Document Detail

Over-the-counter β2-agonist purchase versus script: a cross-sectional study.
MedLine Citation:
PMID:  22040532     Owner:  NLM     Status:  MEDLINE    
BACKGROUND: Purchase of short-acting β(2)-agonist (SABA), but not anti-inflammatory asthma medication, is permitted in Australia without a doctor's prescription. This has been associated with worse asthma outcomes. We sought to compare the asthma outcomes between those purchasing SABA with and without a doctor's prescription.
DESIGN: Cross-sectional study, using stratified randomisation of pharmacies.
SETTING: 43 pharmacies in Victoria, Australia.
PARTICIPANTS: Up to 10 consecutive adults purchasing β(2)-agonists were recruited from each pharmacy, with 316 adults in total.
OUTCOME MEASURES: Participants underwent spirometry and questionnaires on respiratory health, asthma control, Quality of Life and medication adherence. Asthma severity was determined by GINA medication step. Regression analyses were performed that allowed for clustering by pharmacy.
RESULTS: Of 316 individuals recruited (65% participation rate), 191 (60%) purchased a β(2)-agonist with a prescription. Purchase of SABA without prescription was not associated with worse asthma outcomes or lung function. Mean (±SD) asthma control score (ACQ) was 1.65 ± 1.03; only 63 (20%) had well-controlled asthma (ACQ < 0.75). Anti-inflammatory asthma medication was owned by 188 (60%) of participants, of whom 157 (83%) reported using this in the last 7 days. There was no correlation between medication adherence scores and asthma control. Forty-seven participants (15%) had an FEV(1) below 80% predicted and did not own an anti-inflammatory asthma medication.
CONCLUSION: Purchase of SABA without prescription was not associated with worse asthma outcomes in Australia. Although many patients reported symptoms of asthma, this did not appear to be associated with reported adherence to anti-inflammatory asthma medication.
Jo A Douglass; Dianne P Goeman; Edwina A McCarthy; Susan M Sawyer; Rosalie A Aroni; Kay Stewart; Michael J Abramson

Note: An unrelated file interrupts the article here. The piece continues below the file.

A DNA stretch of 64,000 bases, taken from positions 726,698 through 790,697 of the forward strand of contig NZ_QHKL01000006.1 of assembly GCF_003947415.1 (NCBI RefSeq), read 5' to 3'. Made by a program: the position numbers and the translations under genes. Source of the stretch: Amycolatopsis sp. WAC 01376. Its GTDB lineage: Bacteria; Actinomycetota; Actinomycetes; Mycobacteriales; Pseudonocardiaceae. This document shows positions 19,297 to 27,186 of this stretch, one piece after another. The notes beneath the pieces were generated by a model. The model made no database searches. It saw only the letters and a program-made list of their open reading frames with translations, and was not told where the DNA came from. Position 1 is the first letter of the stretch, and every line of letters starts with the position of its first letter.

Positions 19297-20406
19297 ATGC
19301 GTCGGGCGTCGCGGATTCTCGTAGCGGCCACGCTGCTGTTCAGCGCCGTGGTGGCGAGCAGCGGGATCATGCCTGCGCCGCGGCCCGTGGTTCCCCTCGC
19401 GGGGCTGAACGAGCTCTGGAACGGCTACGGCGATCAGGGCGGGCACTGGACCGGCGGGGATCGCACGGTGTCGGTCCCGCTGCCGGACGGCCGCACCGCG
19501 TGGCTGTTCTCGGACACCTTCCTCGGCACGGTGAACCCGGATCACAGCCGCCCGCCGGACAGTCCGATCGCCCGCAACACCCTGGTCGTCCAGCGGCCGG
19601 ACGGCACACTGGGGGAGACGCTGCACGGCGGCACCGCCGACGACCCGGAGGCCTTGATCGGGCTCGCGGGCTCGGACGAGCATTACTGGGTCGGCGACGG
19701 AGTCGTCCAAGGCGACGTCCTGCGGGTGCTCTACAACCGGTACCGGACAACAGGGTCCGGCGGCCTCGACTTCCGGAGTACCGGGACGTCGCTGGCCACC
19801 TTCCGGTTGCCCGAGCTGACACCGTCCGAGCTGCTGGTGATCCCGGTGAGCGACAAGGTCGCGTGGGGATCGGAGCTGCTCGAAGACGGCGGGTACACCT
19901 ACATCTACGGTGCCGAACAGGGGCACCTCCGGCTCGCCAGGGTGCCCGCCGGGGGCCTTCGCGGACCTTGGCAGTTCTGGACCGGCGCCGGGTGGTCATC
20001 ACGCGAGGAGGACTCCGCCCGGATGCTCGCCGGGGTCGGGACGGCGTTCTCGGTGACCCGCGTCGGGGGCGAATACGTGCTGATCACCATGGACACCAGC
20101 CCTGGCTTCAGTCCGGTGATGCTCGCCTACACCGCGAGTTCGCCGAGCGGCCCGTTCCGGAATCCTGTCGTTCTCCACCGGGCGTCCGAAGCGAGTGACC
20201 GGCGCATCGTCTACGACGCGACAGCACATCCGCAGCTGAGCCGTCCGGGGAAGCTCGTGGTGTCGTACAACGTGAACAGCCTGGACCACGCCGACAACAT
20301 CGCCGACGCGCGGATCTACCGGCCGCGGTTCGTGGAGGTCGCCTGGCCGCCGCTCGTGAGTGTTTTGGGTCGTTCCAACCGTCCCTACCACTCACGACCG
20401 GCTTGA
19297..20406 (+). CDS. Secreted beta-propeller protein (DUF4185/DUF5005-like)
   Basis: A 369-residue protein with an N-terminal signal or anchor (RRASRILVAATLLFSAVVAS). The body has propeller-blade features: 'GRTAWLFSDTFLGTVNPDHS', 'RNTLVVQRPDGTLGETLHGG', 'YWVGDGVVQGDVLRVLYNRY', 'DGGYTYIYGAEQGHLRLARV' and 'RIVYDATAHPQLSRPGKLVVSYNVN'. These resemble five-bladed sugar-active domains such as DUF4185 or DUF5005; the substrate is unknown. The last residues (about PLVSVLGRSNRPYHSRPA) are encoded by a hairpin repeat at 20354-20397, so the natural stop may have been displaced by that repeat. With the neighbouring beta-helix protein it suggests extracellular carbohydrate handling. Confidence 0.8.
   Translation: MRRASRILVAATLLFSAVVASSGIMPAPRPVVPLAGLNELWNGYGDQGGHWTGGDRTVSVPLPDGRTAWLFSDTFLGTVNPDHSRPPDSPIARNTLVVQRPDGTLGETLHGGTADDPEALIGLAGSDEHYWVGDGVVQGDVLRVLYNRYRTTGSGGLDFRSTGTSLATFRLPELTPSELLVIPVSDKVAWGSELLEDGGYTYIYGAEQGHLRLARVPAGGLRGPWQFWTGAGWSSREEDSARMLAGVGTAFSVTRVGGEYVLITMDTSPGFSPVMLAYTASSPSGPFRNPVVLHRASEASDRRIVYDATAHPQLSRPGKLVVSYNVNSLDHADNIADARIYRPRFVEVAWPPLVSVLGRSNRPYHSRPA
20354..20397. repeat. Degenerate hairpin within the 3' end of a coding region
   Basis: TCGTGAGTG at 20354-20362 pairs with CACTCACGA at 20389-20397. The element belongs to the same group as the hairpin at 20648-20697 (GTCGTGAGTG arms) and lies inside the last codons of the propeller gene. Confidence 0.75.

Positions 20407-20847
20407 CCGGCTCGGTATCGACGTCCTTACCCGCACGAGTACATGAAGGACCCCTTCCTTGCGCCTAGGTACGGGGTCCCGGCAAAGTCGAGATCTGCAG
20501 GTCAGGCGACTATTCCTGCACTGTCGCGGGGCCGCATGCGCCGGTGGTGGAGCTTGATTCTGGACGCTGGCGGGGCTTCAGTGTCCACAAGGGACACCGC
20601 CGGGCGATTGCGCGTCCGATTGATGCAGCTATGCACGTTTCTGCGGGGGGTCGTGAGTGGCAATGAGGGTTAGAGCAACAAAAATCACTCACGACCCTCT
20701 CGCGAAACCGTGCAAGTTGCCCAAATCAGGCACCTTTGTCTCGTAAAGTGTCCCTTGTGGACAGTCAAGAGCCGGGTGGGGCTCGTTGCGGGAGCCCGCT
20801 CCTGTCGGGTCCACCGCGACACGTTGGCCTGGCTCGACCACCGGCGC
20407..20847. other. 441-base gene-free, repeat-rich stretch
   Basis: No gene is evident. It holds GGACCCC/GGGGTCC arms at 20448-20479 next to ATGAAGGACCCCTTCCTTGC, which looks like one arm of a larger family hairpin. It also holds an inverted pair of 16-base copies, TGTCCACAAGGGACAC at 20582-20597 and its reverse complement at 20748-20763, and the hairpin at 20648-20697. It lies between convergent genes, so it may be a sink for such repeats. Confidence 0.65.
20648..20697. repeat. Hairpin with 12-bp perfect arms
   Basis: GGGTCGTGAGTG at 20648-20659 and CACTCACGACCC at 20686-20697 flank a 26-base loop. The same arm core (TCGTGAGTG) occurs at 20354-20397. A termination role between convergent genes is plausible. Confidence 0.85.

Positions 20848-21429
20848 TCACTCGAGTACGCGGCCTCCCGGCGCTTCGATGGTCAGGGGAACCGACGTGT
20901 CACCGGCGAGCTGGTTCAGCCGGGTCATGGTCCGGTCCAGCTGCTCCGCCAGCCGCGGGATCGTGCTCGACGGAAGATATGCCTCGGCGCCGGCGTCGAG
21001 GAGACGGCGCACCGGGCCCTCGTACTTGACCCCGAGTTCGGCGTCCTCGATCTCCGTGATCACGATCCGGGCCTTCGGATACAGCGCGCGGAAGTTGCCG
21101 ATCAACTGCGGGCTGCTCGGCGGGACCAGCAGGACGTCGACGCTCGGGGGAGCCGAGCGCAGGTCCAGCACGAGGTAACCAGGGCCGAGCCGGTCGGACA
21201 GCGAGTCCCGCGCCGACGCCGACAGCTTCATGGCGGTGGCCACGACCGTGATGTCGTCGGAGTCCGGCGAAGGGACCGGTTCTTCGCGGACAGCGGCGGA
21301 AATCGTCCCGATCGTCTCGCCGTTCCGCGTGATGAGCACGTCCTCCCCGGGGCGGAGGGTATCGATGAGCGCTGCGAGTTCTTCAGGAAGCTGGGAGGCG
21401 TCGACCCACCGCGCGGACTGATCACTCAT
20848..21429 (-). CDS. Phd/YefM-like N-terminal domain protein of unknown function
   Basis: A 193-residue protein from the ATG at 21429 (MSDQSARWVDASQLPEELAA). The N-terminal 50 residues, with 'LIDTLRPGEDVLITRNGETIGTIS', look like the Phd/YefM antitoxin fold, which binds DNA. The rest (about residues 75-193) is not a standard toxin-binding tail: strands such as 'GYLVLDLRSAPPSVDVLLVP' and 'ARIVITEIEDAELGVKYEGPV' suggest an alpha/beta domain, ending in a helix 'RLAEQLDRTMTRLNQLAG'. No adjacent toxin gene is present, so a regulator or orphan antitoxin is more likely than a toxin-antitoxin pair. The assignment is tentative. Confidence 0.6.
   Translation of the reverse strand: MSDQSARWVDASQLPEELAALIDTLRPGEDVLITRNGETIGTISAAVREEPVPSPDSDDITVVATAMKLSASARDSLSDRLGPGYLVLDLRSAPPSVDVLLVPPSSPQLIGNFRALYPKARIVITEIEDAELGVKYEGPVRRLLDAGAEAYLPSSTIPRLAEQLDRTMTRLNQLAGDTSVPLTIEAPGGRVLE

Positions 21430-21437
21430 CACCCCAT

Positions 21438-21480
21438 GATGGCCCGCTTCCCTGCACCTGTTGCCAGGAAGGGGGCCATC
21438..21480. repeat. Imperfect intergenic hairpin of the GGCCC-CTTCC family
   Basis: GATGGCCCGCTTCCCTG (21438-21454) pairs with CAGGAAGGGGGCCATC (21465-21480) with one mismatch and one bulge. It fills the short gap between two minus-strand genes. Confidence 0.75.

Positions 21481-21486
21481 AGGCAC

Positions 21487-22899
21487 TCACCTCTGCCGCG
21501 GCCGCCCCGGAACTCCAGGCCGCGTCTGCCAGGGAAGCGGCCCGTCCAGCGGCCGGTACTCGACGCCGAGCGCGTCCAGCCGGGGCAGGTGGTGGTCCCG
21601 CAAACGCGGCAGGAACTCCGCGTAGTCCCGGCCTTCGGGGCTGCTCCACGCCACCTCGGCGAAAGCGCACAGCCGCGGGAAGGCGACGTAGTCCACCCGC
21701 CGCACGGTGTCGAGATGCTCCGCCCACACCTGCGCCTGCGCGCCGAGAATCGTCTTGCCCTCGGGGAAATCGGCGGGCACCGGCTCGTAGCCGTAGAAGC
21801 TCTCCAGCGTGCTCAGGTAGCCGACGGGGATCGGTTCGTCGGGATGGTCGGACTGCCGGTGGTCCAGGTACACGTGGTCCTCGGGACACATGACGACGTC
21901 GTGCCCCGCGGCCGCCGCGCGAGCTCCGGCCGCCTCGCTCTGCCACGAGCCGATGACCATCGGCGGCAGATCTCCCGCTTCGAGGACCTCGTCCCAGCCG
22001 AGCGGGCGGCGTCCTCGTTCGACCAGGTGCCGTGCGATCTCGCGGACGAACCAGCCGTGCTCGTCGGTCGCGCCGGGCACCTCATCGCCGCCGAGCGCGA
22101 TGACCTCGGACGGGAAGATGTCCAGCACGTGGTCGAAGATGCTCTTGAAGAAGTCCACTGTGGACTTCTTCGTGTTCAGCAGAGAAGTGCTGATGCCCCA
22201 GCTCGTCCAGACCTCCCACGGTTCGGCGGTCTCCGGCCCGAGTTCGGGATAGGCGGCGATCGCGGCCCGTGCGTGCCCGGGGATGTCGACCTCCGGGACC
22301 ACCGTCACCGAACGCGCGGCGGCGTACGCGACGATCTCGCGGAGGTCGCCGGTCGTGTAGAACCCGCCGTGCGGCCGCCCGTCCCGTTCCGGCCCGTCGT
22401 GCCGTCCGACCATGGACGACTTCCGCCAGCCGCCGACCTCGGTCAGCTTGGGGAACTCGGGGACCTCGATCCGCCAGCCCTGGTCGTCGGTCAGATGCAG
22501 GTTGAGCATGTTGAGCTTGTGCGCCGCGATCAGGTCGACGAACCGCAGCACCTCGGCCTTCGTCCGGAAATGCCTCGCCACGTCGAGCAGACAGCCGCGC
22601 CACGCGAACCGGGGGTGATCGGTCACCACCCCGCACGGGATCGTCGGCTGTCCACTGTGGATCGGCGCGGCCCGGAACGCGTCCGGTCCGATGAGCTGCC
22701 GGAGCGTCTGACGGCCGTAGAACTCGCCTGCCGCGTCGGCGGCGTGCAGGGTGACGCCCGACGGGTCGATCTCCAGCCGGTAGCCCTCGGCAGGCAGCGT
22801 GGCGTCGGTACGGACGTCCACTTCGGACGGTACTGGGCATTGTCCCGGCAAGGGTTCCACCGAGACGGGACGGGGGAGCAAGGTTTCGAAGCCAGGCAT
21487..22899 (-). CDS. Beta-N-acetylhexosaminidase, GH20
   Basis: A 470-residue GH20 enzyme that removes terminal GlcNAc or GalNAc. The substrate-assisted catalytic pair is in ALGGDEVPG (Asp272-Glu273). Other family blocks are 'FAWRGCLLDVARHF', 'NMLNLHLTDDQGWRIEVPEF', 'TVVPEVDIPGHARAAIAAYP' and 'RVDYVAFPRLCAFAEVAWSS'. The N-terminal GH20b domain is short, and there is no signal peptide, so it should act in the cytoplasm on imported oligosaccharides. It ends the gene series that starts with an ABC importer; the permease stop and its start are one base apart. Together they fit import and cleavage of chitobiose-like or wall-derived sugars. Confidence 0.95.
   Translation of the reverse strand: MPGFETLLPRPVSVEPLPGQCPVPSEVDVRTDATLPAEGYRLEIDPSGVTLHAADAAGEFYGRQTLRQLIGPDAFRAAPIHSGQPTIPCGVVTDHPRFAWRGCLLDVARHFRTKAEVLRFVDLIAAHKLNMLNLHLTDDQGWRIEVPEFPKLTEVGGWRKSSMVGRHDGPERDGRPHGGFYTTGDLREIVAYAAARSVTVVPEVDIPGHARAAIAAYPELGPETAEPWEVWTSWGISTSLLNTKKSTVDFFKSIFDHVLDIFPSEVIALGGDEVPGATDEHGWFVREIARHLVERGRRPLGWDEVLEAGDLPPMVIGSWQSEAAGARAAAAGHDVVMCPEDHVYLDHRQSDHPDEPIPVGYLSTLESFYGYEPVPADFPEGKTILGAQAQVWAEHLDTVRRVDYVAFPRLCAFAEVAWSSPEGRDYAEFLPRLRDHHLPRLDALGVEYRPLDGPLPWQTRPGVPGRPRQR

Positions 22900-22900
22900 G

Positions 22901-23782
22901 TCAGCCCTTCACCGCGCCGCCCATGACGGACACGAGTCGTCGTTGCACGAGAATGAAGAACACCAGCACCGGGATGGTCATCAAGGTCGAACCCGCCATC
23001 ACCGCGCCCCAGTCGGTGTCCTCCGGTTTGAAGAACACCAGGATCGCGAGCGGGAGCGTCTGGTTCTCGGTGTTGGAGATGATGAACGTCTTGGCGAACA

Publication Detail:
Type:  Comparative Study; Journal Article; Multicenter Study; Randomized Controlled Trial; Research Support, Non-U.S. Gov't     Date:  2011-10-29
Journal Detail:
Title:  Respiratory medicine     Volume:  106     ISSN:  1532-3064     ISO Abbreviation:  Respir Med     Publication Date:  2012 Feb 
Date Detail:
Created Date:  2011-12-26     Completed Date:  2012-02-24     Revised Date:  2014-07-30    
Medline Journal Info:
Nlm Unique ID:  8908438     Medline TA:  Respir Med     Country:  England    
Other Details:
Languages:  eng     Pagination:  223-9     Citation Subset:  IM    
Copyright Information:
Copyright © 2011 Elsevier Ltd. All rights reserved.
Export Citation:
APA/MLA Format     Download EndNote     Download BibTex
MeSH Terms
Adrenergic beta-Agonists / therapeutic use*
Anti-Inflammatory Agents / therapeutic use*
Asthma / drug therapy*,  epidemiology,  physiopathology
Cross-Sectional Studies
Medication Adherence / statistics & numerical data
Middle Aged
Nonprescription Drugs*
Patient Acceptance of Health Care / statistics & numerical data
Prescription Drugs*
Severity of Illness Index
Treatment Outcome
Victoria / epidemiology
Reg. No./Substance:
0/Adrenergic beta-Agonists; 0/Anti-Inflammatory Agents; 0/Nonprescription Drugs; 0/Prescription Drugs

From MEDLINE®/PubMed®, a database of the U.S. National Library of Medicine

Previous Document:  Does ampicillin-sulbactam cause false positivity of (1,3)-beta-D-glucan assay? A prospective evaluat...
Next Document:  Benefits of adding fluticasone propionate/salmeterol to tiotropium in moderate to severe COPD.